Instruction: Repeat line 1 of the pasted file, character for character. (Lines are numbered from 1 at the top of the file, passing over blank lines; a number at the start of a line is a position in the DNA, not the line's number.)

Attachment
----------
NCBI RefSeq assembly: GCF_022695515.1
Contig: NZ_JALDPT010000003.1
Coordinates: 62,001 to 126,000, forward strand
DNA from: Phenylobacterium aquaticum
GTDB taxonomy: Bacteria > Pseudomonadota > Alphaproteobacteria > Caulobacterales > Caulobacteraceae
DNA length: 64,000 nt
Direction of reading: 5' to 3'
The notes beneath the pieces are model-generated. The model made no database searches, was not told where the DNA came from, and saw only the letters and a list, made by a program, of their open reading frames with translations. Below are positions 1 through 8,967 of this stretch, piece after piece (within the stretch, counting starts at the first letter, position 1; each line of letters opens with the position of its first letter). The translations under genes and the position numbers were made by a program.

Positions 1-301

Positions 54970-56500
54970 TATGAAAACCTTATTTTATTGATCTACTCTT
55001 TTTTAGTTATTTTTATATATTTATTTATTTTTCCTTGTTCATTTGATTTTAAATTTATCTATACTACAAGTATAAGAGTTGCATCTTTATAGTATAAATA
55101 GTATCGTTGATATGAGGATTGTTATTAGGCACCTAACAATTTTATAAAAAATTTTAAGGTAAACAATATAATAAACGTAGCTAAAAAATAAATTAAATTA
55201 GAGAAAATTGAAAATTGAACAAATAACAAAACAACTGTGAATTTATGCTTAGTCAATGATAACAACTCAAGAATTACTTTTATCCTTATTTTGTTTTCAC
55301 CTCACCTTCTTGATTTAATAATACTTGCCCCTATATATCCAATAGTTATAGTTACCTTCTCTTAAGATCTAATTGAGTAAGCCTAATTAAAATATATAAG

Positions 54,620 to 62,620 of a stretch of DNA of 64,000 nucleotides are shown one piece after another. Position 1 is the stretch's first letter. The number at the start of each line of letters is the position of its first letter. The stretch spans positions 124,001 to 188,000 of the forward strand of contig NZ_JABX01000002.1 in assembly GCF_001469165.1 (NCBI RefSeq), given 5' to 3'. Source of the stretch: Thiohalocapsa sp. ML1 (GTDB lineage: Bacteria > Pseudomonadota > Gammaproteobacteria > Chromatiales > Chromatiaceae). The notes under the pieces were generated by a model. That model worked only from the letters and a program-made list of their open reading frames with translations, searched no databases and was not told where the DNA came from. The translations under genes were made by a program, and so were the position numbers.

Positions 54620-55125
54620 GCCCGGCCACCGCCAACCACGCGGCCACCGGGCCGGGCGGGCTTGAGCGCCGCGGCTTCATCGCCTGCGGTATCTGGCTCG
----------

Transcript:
NCBI RefSeq assembly: GCF_022695515.1